graduationby Bradlee Maramba

On December 8, 2017, as a recent college graduate, I walked into the offices of JDB Engineering proactively looking for a job. To my surprise, I was actually able to speak with a couple of JDBE executives. After the conversation, I was offered the opportunity to come in for an interview, which occurred two weeks later. The new year began with a job offer, and on February 1, 2018 I began my career as an electrical designer with JDB Engineering. Although it seems like it has only been a few weeks since I started, I am now four months into the job as I write this.

In the short amount of time I have been here, I have learned a lot about the design and construction industry; and there is much more to learn. However, this is not my first time being exposed to construction. During the summer of 2014, I had the opportunity to intern for a large construction company, where I was responsible for site walkthroughs, surveys, and working with drawings for bidding and subcontracting. I also gained hands-on experience with construction through several renovation projects undertaken by my church, including a complete renovation of a 15,000 sq. ft. building.

Generally, people seem to take buildings for granted today, but being exposed to the engineering aspects of construction has given me a deeper insight of buildings and systems. It has also given me a greater appreciation for them because of the amount of work that goes into designing a building. I recently finished a small, simple outdoor pool bar project that required a considerable amount of time because of the amount of detail work it needed. There is much more to just laying out electrical fixtures and equipment, lighting, and wiring on a drawing. There are surveys, meetings, conference calls, code conformance, drawing and model development, coordination, specification writing, and other tasks that go into every project.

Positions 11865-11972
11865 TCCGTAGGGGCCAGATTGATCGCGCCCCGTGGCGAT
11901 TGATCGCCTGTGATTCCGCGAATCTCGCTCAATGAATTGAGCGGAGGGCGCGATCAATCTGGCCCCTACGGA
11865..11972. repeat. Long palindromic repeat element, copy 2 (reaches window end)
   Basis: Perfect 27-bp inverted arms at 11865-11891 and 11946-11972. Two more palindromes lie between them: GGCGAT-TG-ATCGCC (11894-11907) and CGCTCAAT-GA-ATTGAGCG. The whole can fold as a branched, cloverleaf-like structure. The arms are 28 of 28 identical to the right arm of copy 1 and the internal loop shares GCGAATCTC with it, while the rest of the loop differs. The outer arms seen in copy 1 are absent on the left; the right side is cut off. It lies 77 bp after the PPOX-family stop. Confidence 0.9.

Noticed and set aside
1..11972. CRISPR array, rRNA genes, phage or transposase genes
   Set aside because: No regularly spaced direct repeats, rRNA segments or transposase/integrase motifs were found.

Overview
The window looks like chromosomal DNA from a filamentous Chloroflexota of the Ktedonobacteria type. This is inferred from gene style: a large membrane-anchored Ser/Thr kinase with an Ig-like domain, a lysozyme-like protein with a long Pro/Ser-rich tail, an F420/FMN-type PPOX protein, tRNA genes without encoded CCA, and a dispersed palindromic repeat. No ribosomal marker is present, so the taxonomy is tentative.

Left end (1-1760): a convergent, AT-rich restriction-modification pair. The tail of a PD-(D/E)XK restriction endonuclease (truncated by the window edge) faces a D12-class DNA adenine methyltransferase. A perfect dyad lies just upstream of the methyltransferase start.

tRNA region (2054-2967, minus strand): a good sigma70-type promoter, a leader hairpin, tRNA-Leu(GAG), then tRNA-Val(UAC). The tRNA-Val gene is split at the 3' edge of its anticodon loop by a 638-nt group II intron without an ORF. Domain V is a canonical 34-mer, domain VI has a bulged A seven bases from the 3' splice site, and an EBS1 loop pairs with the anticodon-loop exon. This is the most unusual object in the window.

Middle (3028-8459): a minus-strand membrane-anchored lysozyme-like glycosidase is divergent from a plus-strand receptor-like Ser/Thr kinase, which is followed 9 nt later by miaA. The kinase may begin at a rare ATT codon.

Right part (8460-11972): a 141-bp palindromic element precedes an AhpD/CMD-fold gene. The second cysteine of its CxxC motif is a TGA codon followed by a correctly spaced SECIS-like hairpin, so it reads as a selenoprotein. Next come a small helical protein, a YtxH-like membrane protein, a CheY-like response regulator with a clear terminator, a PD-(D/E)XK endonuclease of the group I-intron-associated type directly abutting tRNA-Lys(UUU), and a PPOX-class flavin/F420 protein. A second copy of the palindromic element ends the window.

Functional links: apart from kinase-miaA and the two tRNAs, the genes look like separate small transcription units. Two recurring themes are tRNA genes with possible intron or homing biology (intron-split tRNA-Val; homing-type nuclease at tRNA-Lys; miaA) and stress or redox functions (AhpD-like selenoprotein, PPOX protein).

Another thing I’ve learned to do is ask questions (after I have done what I could). Being a quiet person, I tend to not say much. But I quickly learned that I need to speak up and ask questions if I am to learn. Through that, I also learned to set aside my pride because I did not want to look like I did not know anything – even though the truth is that I was lacking knowledge. I had to set that aside and step out of my comfort zone to grow and to learn. I do appreciate my coworkers, who are patient with me as I ask them a number of questions throughout the day. I definitely have learned a lot more because they go above and beyond when they answer my questions.

However, of all these things I’ve been learning, I’m beginning to understand that detail is the most important attribute of this industry. It is the reason for all the surveys, meetings, conference calls, code conformance, drawings, models, coordination, and specifications. It is why we have all types of code books to specify how we go about designing a building or system. It is the reason why this title I hold as an “Electrical Designer” exists. One could have the most organized and clean drawing in the world, but missing a single detail could make that drawing void. Missing a minor detail in a meeting could cause major problems in time, money, and other project aspects. I am currently going through a learning period here as I am handed more and more “empty” drawings and with less and less guidance, and I am seeing that I have a long way to go. There is definitely much to learn.

I am so appreciative for this opportunity I have, and am looking forward to more growth and learning here for years to come.

Leave a Reply

Your email address will not be published. Required fields are marked *